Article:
Are you happy with your choice? Very much so. No other field has given me so much in so many ways. Aside from its beauty and elegance, the natural world never fails to make me laugh. As I like to tell my students, if something looks ridiculous, it’s probably due to sexual selection. But even natural selection comes up with some whoppers. Scallop eyes, for example. Why give a clam 100 big, blue eyes? Or why are the sea urchins in my tank wandering about with carrots stuck to their heads (which of course aren’t even heads)? Or tardigrades? Who ordered them? Also, Biology, for me at least, provides a spiritual connection to the world that religion never did. I wouldn’t call myself a druid, but the natural world does impress and awe me, and the fact that I was formed via the same process that gave rise to pelagic snails, corals, and oak trees gives me comfort. I’ve always been drawn to family sagas and nature is the ultimate extended dynasty, complete with weird Uncle Wiggly. Getting paid to study this is really too good to be true.
What do you like most about your job? Two things. First, I love to go to sea. My first trip in 1997 was with Edie Widder, Tammy Frank, and Justin Marshall. I was so excited that I nearly passed out, and things haven’t changed much since then. Seeing the animals in the water, via submersible or scuba, or seeing them on the ship after being collected, never fails to amaze me. Shipboard life is also interesting in itself, being a self-contained community of often odd people made even odder by extended isolation. And where else do professors get to play with hydraulic winches and 30 meter fishing nets?
My other main love is mentoring graduate students and postdocs. I’ve always enjoyed teaching, but with undergraduates I hardly ever get to see whether I’ve succeeded, because they’ve moved on. Graduate students, from what I can tell so far, never truly leave, so you can see them grow. It’s been wonderful to watch my students develop from relatively shy, hesitant people to forces of nature that lead entire expeditions. I’m not sure how much of a role my mentoring played in this, but it’s still wonderful to watch and does make me proud.
Do you have anything useful to say to students and postdocs? In the US, I’m known as an advisor, so I suppose I should give advice. Most of it is only relevant to people pursuing a research career, but here goes:
For graduate students: choose your advisor carefully. You will be stuck with him/her for the rest of your life. Even after you get your PhD and no longer require reference letters for a job, people will still see your advisor floating behind you like a shadow and assume that you two are somewhat alike. Wonderful research is not always performed by wonderful people, so make sure you choose a person that you like, work well with, and — most important — trust. As my first student, Alison Sweeney, said, selecting an advisor is like choosing a spouse after one date. Learn all you can on this date and follow your gut. Aside from that, work on something you like, in a place you like, with people you like. Happy people (within limits) are more productive and creative, so being miserable in Famous-Guy’s lab at Cutthroat University to further your career is a false bargain. Similarly, while it can be inspiring to talk with the older heroes of your field, it’s not as useful a career move as you might think. Instead, develop strong ties with other students — they’re the ones who will still be with you in forty years. The heroes will be dead.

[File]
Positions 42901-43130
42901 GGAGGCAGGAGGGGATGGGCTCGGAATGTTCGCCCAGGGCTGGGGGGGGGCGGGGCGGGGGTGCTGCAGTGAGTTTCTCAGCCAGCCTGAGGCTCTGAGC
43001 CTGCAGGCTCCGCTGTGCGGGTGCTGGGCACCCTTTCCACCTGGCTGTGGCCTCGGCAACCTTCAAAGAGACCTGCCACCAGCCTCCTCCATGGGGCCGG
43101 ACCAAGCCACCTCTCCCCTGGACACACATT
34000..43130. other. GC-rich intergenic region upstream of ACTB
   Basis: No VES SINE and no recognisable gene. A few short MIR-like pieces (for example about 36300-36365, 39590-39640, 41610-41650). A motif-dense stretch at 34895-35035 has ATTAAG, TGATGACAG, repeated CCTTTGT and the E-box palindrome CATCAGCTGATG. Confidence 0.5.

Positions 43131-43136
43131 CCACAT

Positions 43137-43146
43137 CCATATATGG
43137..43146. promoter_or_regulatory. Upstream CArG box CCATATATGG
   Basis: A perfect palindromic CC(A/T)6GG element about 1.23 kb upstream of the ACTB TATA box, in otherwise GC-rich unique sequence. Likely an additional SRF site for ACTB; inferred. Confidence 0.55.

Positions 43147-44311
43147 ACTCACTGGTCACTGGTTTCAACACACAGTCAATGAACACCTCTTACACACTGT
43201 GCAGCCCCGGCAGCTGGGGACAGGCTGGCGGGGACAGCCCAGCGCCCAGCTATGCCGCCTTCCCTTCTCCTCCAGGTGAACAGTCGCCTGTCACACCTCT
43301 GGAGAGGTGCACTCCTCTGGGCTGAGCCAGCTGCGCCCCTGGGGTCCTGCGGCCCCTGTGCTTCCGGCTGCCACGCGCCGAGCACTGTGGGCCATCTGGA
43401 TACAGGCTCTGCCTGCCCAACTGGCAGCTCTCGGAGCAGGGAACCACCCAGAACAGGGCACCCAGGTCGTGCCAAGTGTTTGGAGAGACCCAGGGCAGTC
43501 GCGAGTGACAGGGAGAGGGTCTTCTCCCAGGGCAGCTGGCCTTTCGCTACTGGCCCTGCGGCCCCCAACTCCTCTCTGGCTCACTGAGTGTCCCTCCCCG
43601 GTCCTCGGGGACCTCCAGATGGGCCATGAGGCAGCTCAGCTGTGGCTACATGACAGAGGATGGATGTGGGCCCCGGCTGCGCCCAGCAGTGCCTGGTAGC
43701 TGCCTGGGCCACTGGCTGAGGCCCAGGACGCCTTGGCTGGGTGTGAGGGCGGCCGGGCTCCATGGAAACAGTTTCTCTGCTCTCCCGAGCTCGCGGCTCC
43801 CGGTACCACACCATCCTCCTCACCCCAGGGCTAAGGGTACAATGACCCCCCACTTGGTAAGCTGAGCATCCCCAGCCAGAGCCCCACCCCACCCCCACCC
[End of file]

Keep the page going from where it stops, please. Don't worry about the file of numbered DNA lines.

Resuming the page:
For postdocs: you will get a job, you will get a job, you will get a job. You may not get the job you thought you’d get when you entered graduate school, but you will likely get a job that you like. I did not go to an ultra-elite graduate program, but nearly every one of my fellow students now has a job that makes them happy. Also, worrying about getting a job will not make it easier to get one and will blind you to the fact that — as a postdoc — you have more freedom, ability, and opportunity to do research than you will ever have again. I know it’s easier said than done, but try to enjoy it.
What about advice for professors? For early-career professors: Pick your students carefully; they are part of your life for a long time. Be especially choosy about your first student, since they set the tone for so much that follows. I’ve seen careers rise and fall on the relationship with the first student. Choose students you care about, otherwise the effort simply isn’t worth it. Be generous with them and in your collaborations with others. Aggressive competition may buy you short-term gain, but will eventually leave you bitter and alone, stamping your foot in an empty office.
For mid-career professors: At some point, you will discover that your mental resources are finite after all — try not to be too disappointed. Avoid administrative duties like poison. I suppose everyone should do their part, but the initial glow of being asked to join the university honor code reform reversal committee wears off quickly. When the mid-life crisis comes (which it will if you are male), and you are choosing between the marriage-ending affair and a shiny little car — get the car. That’s as far as I’ve gotten.”